The problem is with my mom. She had a very religious upbringing where same-sex relationships are unacceptable. When I first told her about dating my girlfriend, I said that I understood that she would have issues with me dating a female, but I would not accept my girlfriend not being treated like any other significant other in the family. That would mean I could talk about her and she would be invited to family events where SO’s are invited, which are Easter, Thanksgiving and Christmas. This was right before last Christmas and at that time I agreed not to invite her since it was so close and I didn’t want to “ruin” the occasion for my family. It was the worst Christmas I’ve ever had. I felt like a leper who couldn’t talk about a huge part of my life and I was definitely excluded from much of the family talk. I vowed not to repeat that.
Easter dinner was canceled this year in favor of my step-brother’s wedding, which my girlfriend was not invited to. This was strictly a small wedding with immediate friends and family only so I understood and did not have a problem with it. However, my mom could not even say my girlfriend’s name, changed the subject when anything involving her came up, and just in general made me feel like she didn’t care. This pattern has been the same through all our phone and email conversations over the last four months. I called her on her behavior and now she says that because of my grandfather, who is my last living grandparent and a 93-year-old stern, depression-era man whom my mom and I don’t want to upset, that my girlfriend will not be allowed at any family event at her house as long as my grandfather is alive.
I talked it over with my girlfriend and she stated that she was willing to act as a friend as long as my grandfather was around because she understands and would have done the same for her own grandfather. My mom is afraid if we do that on a regular basis that my grandfather will suspect something. Also, since my grandpa is so old, there’s a possibility he will move in with my mom soon which would further complicate things.
So I guess my question is this: Do I stand my ground and not go to any family events my girlfriend isn’t invited to? Do I compromise further and try to find an excuse that mom will accept for my girlfriend to go and possibly compromise my right to be who I am? Going without her is not an option because I will not repeat my past misery. I would visit my grandpa at other times to replace that time I don’t get with him at those events. Right now, my girlfriend is so mad that my mom is making me this upset that she doesn’t even want to meet her or go to these events but would for my sake to help me keep a relationship with my mom. — First Time Lesbian
In your letter you state very explicitly that you won’t tolerate your girlfriend not being treated like any other family member’s significant other. And since you can’t control the actions of others — i.e. whom you mother invites and allows to her house for family functions — and can only control your own actions — i.e. whether you accept an invitation to a home where your girlfriend is not welcome — you have to let your actions speak for you. If you won’t stand for intolerance, your actions need to prove that. To not stand for something means not going along with it.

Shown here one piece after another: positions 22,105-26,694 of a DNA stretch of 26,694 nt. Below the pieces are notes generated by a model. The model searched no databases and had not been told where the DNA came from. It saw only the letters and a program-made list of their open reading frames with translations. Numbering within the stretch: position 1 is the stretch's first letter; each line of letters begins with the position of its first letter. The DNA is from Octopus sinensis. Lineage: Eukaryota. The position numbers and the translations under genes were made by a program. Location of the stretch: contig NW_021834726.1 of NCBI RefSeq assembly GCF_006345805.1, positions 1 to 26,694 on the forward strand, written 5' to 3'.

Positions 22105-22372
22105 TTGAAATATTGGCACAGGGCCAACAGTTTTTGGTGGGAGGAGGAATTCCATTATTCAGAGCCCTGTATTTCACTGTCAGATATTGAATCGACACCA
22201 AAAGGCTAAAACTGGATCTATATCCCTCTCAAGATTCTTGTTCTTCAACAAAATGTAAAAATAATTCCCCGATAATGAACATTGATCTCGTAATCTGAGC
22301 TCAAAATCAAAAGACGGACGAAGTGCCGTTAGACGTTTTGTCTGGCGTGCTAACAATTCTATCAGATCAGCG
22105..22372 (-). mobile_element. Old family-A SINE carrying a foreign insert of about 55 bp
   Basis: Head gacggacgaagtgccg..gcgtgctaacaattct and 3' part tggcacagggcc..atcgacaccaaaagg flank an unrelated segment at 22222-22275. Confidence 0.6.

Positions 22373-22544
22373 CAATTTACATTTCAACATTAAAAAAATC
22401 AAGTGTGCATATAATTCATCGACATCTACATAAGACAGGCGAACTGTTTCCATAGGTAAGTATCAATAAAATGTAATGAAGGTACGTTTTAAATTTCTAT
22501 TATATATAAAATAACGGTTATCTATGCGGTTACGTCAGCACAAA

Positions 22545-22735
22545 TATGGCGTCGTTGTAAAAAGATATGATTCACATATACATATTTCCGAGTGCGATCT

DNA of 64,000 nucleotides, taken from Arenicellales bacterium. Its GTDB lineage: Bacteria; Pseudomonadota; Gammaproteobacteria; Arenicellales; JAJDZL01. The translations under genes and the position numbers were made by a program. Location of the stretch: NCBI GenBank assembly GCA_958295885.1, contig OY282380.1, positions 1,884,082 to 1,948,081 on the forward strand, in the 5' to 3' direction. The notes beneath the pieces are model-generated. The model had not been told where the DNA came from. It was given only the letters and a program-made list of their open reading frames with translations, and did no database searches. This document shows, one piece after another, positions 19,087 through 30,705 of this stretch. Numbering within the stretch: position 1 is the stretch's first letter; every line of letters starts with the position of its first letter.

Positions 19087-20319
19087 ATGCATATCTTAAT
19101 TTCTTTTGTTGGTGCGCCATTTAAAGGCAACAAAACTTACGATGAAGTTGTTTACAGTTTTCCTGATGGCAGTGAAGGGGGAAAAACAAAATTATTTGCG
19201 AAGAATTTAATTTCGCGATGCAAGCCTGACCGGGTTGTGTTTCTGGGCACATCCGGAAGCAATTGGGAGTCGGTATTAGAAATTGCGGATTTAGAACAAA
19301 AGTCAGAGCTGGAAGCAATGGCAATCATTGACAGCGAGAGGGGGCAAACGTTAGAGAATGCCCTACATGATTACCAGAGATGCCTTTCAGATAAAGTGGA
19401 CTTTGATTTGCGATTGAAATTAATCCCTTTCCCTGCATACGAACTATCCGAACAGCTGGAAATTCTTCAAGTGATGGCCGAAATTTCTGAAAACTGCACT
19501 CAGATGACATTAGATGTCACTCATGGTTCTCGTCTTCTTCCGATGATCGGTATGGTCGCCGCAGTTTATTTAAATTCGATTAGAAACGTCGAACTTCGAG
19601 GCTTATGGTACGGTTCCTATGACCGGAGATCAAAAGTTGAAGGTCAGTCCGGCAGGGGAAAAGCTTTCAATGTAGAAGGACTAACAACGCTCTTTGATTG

So, yeah, stand your ground, and refuse invitations that exclude your girlfriend when other significant others are welcome. And if that means hosting some family events so that you get to call the shots, do it. If that means making separate visits with individual family members outside events that your girlfriend is excluded from — and that you skip because of that exclusion — do it. And, hell, if it means confessing to your 93-year-old grandfather that the person you fell in love with happens to have a vagina instead of a penis, you might consider giving him one last exciting shock while he’s still around to absorb the news. If your grandfather were racist and you happened to have fallen in love with a man who’s a different color than you, would you make him pretend to be just your friend? Would you hide him from your grandfather? What if you got married? What if you had kids? At what point would you drop the charade and say, “You know, I don’t care how old my grandfather is, I’m not going to keep acting like I’m ashamed of the person I’m in love with out of some strange sense of respect for a man whose old-timey values are so oppressive.”
And if you want your mother to respect your choices and to maybe even one day respect your relationship, you have to demand respect. Don’t kowtow. Don’t make excuses. Don’t tolerate intolerance. Let her know that if she wants a continued relationship with you, it means accepting the person you’re in love with. And if she can’t do that, then she’ll be at the bottom of your list of priorities, well beneath the people who embrace you for who you are and not whom they wish you would be.
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